Today sees the start of the 2009 International Order Convention – which for the first time in the FWBO’s 40 years is not taking place in the UK. It is in fact being held at Bodh Gaya in north-eastern India, site of the Buddha’s Enlightenment 2,500 years ago.
FWBO News hopes to bring you regular updates of events there over the next days, and of the big ‘Dhammakranti’ (meaning ‘Dhamma Revolution’) retreat that will immediately follow on – on which there may be up to 1,000 people.
To set the scene, we begin with a piece from Aranyaka, newly ordained and in India for the first time in over 20 years… He writes -
Glimpses of Buddhist Bodhgaya
Bodhgaya is amazing and mad…. On my first visit to the Mahabodhi temple I was struck by how beautiful the structure is – far more so than I had gleaned from Photos. The next thing that I found very striking is how definitely it is NOT a dusty, crusty relic or museum but a living place full of devotion, aspiration and practice. There is the fantastic array of Dharma on display from all over the globe, in all sorts of strange and wonderful shapes, sizes, colours and forms – some of them particularly intriguing to my eye such as wrapping up the temple in a large length of golden cloth- and the cacophony of discordant pujas assaulting the ears simultaneously from all directions. Everybody is free to give expression to whatever form their devotion takes and does. And everyone is treated equally in this, Tibetan, Indian, Thai, Bhikkhu or Dalai Lama… Equally striking is how happy everyone is to allow everybody else to do their own thing with absolutely no sense of the annual punch-up that can be witnessed in Bethlehem! The worst that seems to happen is people quietly ignoring each other.
So highlights: The madness of the Nyingma Monlam (prayer festival): huge numbers of Nyingmapas doing pujas all over the temple, each with their own sound system, which always goes on until 11 and sometimes even 12 o’clock! I am very struck at how similar the Tibetan monastic system is and its place in the culture to what was around in medieval Europe say at the time of Cluny or Citieux. Huge institutions that are enormously wealthy and politically embroiled, full of large numbers of monks mechanically performing liturgy but which also act as central social institutions for education etc. Definitely not the naively romantic situation I suspect envisaged by many Western followers here.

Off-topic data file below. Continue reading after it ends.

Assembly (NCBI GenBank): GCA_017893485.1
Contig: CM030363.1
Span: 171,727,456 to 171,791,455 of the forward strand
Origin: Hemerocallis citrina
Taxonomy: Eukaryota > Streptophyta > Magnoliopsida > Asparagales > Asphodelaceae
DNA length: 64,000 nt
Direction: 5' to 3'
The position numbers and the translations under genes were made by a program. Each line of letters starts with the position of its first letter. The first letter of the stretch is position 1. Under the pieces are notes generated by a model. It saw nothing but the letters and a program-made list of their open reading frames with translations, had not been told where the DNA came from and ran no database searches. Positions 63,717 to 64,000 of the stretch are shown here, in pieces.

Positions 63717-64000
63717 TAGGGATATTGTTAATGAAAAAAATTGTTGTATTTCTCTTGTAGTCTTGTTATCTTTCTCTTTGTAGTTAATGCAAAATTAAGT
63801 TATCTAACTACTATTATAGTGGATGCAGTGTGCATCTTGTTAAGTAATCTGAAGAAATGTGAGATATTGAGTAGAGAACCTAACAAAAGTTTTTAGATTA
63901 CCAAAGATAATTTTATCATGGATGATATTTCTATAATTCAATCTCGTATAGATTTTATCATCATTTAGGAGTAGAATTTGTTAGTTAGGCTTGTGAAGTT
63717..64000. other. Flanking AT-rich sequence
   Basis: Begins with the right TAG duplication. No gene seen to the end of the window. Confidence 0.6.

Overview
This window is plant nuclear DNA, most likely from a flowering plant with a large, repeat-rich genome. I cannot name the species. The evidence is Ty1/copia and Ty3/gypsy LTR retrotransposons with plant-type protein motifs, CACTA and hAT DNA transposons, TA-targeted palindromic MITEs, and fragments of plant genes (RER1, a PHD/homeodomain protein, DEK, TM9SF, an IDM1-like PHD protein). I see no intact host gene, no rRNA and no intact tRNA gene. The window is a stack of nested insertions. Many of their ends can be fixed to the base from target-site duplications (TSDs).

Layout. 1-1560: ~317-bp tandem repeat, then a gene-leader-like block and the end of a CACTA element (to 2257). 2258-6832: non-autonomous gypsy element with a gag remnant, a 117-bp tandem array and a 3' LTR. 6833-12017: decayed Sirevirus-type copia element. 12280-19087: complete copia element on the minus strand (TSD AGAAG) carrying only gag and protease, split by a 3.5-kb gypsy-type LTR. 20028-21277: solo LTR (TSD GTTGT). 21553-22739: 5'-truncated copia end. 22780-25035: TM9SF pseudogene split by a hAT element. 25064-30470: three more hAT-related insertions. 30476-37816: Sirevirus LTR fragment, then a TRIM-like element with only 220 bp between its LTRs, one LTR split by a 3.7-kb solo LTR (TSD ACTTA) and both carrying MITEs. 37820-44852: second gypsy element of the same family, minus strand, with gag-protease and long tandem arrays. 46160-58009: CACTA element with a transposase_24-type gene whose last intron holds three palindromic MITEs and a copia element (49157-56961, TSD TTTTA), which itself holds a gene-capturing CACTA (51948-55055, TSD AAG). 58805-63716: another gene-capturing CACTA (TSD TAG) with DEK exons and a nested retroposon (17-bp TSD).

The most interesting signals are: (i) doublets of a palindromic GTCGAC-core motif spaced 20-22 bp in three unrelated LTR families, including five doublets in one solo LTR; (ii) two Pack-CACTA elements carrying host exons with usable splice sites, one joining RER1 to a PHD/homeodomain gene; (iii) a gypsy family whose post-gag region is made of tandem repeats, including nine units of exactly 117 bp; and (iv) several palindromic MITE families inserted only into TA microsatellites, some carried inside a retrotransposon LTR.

A few weeks ago they brought out the relics of the Buddha, Sariputra and Maudgalyayana for the annual display of three days. There was to be a big procession around the town with the relics being paraded on elephants (along with monks, soldiers, obligatory dignitaries, carnival floats and several thousand school children). Nissoka and I offered to help and on the ended up in the escort for the elephant with the Buddhas relics in. It was needless to say all somewhat chaotic but I ended up walking alongside this lovely big elephant along with (completely unplanned) a Thai Bhikkhu, a Vietnamese Nun and a Tibetan Monk: Theravadayana, Mahayana, Vajrayana and Navayana! How incredibly appropriate.
It was a fantastic day and really fun - the Vietnamese nun kept putting flowers in my ears and bursting out laughing!. All the while the relics were being showered with flower petals, and the monk n the palanquin would periodically throw some out to be collected by (usually) Tibetan devotees standing by. So I spent two hours being rained on with flower petals from that had been in contact with the Buddha relics. As you may know I am not one for such language but it was a bit like being in a Mahayana Sutra and being showered with Amrita, and by the end I realised that wherever I had been for the last couple of hours it had not been Bodhgaya. Perhaps not quite the Tusita heaven but....
The community who live on our land at Bodh Gaya gave some assistance to an impressive Ambedkarite Buddhist Lady called Sunniti, who we was here to help some friends as they single-handedly reintroduced the Bhikkhuni sangha into the Theravada. Couldn't resist a bit of controversy! It was apparently successful so the Theravada Bhikkhuni Sangha now exists again – though no doubt no one will recognize them and I have to say I feel it’s all a bit misguided anyway (cf 43 Years Ago, one of my favourite and IMO most underappreciated books by Sangharakshita).
I have been living on the land here with the community (3 young but dedicated Indian Dhammamitras, Siladitya and occasional visitors) and helping out where I can with the preparation for the convention – which has been going very well. An amazing tent has risen out of the land in the last few weeks. The community is small but has suddenly expanded to about 15 in the last couple of days - not including the 25-strong convention team that have just arrived! But this being India we all just fit in!
We have also been holding an open chapter meeting each week for any order members in Bodhgaya. So far this has now included Nissoka, myself, Siladitya, Vajralila, Sudakini, Shantigosh, Rochani and most recently Parami. The fact that we do not necessarily speak the same language has not mattered a jot! What an interesting Sangha Bodhgaya shows us to be…
Till next time
Labels: Bodh Gaya, India, Order events, Pilgrimage